The Lure of the Loire

The Loire Valley in France may not be quite as famous as its grape-growing neighbors Bordeaux, Champagne, and Burgundy, but that doesn’t mean its wines are any less revered around the world.

The Loire Valley is the westernmost wine region in France and it encompasses the banks spanning the entire 300 miles of the Loire River, the longest river in the country. Although the Loire Valley is only half as large as Bordeaux in terms of acreage under vine, the sheer expanse of the vineyards commands that there will be vastly different terroirs and subsequently diverse wine styles produced in this territory.

Of the four distinct regions that comprise the Loire Valley, the Pays Nantais is the furthest west, located at the mouth of the Loire River where it empties into the Atlantic Ocean. Due to its close proximity to the sea, this area contends with a brisk maritime climate, making it the perfect chilly environment for light, crisp, white wines. The location itself and the wines that originate there are both commonly referred to as Muscadet, attributing to the well-known appellations of the territory. It is worth noting, though, that the location is technically called Pays Nantais and the wines that bear the Muscadet designations are single varietals made from an indigenous grape called Melon de Bourgogne. This grape is a hearty variety that is capable of developing when aged to create a fuller-bodied, more complex white wine.

Heading upriver toward the east, the next definitive region situated in the Loire Valley is Anjou-Saumur. Here viticultural offerings are a bit more diverse than in Pays Nantais. Red, white, rose and sparkling wines in a wide range of styles from at least half a dozen grape varieties are produced. Sweet dessert wines and dry white wines crafted from Chenin Blanc grapes are specialties of this area and are considered to be among the world’s finest when compared to their counterparts from other domains.

Further east of Anjou-Saumur is another locality in the central Loire Valley called Touraine. Within this area, there is a notable stylistic departure between the wines of the western portion and the more easterly sections. While the famous wine region, Vouvray, dominates the west with its stellar Chenin Blanc wines, the star of the east is Sauvignon Blanc. Similarly, red wines in the west are mostly based on the Cabernet Franc grape whereas the red grapes of choice in the east are predominantly Gamay and Pinot Noir. This is reflective of the changing climate as the valley winds its way inland away from the moderating influences of the ocean.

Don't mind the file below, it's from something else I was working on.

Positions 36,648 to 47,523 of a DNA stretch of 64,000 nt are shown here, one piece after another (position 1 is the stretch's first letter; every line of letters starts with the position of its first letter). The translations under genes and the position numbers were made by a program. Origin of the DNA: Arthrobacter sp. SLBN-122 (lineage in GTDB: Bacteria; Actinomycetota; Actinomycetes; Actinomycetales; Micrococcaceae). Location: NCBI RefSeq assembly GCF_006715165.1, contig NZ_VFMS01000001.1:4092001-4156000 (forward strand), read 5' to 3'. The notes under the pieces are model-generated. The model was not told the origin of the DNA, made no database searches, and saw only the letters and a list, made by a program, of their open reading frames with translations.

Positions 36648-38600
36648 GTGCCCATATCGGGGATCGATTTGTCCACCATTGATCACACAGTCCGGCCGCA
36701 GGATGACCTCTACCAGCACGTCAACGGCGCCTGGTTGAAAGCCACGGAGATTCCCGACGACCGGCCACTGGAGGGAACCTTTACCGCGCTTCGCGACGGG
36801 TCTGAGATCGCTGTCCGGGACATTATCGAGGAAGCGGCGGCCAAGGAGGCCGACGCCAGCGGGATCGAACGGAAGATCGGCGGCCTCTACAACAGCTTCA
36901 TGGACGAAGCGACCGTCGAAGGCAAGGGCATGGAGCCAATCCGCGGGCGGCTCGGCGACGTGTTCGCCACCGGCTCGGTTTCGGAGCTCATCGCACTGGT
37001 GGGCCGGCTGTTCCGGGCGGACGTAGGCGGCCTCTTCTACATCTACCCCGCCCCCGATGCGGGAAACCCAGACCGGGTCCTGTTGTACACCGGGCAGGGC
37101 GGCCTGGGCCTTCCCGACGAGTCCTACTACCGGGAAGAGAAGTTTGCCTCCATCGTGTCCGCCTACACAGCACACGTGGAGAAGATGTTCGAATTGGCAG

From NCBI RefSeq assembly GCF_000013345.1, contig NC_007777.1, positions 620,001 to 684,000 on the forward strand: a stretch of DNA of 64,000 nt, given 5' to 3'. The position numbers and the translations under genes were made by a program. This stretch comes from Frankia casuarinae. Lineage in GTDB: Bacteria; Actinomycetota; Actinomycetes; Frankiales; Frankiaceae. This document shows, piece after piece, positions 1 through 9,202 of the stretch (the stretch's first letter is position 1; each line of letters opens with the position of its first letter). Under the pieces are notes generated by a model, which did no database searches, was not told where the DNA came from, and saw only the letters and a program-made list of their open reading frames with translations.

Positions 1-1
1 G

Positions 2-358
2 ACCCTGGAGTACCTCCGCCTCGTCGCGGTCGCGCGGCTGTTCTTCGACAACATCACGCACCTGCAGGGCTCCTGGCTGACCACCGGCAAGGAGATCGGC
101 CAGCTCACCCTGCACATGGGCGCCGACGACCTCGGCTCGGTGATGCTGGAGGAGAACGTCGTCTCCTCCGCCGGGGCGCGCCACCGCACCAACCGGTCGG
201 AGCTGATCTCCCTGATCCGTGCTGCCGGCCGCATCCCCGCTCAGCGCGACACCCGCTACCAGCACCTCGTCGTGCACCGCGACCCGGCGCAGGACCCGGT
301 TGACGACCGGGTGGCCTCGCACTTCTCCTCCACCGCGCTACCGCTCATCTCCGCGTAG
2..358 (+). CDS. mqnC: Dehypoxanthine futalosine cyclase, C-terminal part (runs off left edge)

Continuing upriver, the easternmost region in the Loire Valley is aptly referred to as the Upper Loire. The somewhat adverse growing conditions here limit the available grape varieties to two of the most robust, Sauvignon Blanc for the white wines and Pinot Noir for the reds. Not to be underestimated, though, one of the most distinguished and acclaimed wine regions in the world is situated in the Upper Loire. Sancerre, renowned for its preeminent Sauvignon Blancs, cites the difficult terrain of this area as one of the factors in its wild success.

So, to really embrace all the Loire Valley has to offer, savor numerous wines from each of the specific regions and taste your way through the diverse selections and styles of wine this top-notch area showcases!